These areas were restricted before and in complete
isolation from the rest of the world . The Government
of Nepal has recently opened the areas to trekking
groups organized through recognized agencies.
The Government has laid down strict rules in
an attempt to maintain the special cultural
heritage and the natural beauty of the environment.
These areas offer unique cultural encounters
and interesting experiences to adventure visitors.
1. Kanchanjunga Base Camp (28-30 days)
Exploration of far eastern Nepal is for the
experienced trekkers who seeks complete escape
into the wildest, richest part of the Himalayas.
Few have ventured into this area and little
is know about the trail, local culture or ecology
of the area. Many members of the snow leopard
staff are from this area. The villages are inhabited
by the Rai, Limbu and Bhotes tribes who are
some original inhabitants of Nepal these tribes
are well know for their bravery in the army
as Gorkha soldiers, Kanchanjunga is the third
highest peak in the world. The area was only
opened to foreign visitors as lately as 1988.
2. Manasalu Region (20-22 days):
We conduct treks to the Manaslu region - a region
to the north of the Gorkha area . This is fascinating
course which visits the three peaks of Manaslu
know as the “Japanese Peaks”. It
is a well loved trek from Trishuli Bazar to
the Budhi Gandaki passing through a huge precipitous
valley to the contrasting world of Sama crossing
snow-covered Larkya La and descending to the
Marshyangdi River. It is a relatively hard and
long trek which require extra days of rest which
can be done at Sama before crossing the pass.
We begin our trek form Trisuli Bazar which is
4 hours drive form Kathmandu and trek ends in
3. Dolpo – Far West Nepal( 28
Dolpo, one of the highest inhabited plateaus
in the world, is 2,100sq. miles, inside Nepal’s
north-western frontier with Tibet. Its 45,000
Tibetan-speaking inhabitants live in thirty-five
scattered villages and monasteries that lie
at altitudes of 11,000 feet to 15,000 feet.
Dolpo is part of Nepal, but in race, culture
and language, its people the ‘Dolpo-Pa’
is no different from their northern neighbors.
They are descendants of Tibetans who migrated
to the legendary. ‘Bayul, The Hidden Land‘
before the 10th century. Much of the Dolpo is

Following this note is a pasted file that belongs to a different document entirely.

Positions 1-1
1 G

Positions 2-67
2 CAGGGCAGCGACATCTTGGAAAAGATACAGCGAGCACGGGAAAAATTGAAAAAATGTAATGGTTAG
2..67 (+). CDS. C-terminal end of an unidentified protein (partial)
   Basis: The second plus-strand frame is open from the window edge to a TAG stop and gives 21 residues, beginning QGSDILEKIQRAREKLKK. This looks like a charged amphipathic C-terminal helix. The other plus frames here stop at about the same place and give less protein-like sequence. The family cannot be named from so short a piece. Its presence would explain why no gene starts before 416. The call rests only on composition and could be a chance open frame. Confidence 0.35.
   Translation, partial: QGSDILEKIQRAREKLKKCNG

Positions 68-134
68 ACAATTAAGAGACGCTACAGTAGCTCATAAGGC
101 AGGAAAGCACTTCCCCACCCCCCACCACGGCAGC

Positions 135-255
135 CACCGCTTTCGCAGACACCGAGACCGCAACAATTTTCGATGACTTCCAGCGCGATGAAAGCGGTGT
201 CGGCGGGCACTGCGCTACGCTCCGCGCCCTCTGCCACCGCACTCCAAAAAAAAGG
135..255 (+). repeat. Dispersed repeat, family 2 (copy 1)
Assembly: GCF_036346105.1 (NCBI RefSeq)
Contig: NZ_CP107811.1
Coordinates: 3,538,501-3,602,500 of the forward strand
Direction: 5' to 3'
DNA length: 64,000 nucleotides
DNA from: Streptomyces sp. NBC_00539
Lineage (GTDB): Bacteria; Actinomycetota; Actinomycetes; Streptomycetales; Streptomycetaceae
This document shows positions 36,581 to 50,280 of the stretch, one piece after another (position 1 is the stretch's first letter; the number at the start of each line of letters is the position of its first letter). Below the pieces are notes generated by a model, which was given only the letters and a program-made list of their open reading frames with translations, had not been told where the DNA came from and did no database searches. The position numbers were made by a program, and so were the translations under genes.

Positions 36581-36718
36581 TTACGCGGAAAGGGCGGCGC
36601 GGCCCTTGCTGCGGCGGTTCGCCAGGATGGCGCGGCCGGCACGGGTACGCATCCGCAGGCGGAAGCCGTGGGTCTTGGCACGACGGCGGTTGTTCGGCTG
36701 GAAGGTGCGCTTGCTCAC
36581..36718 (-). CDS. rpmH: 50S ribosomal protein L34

preserved in the 2,100 sq. miles of Shey-Phoksundo
National park, Nepal’s largest nature
reserve. Dolpo is an invaluable addition to
the westerners understanding of an almost vanished,
infinitely precious part of the human experience.
Today, Dolpo is one of the last enclaves of
traditional agrarian Tibetan culture, a land
where valleys lie at elevations as high as the
highest peaks of Europe, and mountains soar
beyond the reach of humans.
4. Mustang-West Nepal (14 days):
The name 'Mustang' refers to the arid Tibet
like region at the North end of the Kali Gandaki
which is known to its inhabitants as Lo. The
capital of the Mustang district is Jomsom (2700
m), where you start and finish your trek. The
spectacular 25 minutes flight from Pokhara flies
in between Dhaulagiri (6167 m) and Nilgiri (7061
In March 1992, the first tourist groups were
allowed into upper Mustang.
The trek leads to Lo-Manthang through Nyi La
pass at 3950 m, the highest point in the trek.
The countryside is similar to the Tibetan plateau
with its endless expanses of yellow and gray
rolling hills eroded by wind and almost treeless
barren landscapes. Houses and temple construction
throughout the region uses some stone but mostly
sun-baked bricks of mud. The people of Mustang
are called "Lopa". The religion practiced
in Mustang is Tibetan Buddhism primarily that
of the Sakyapa sect. Most Chortens and Gompas
in Mustang are painted in the gray, white and
yellow stripes on its red walls identifying
the Sakyapa structures that reflect the surrounding
hills. The best time for trekking in Mustang
is from late March to early November.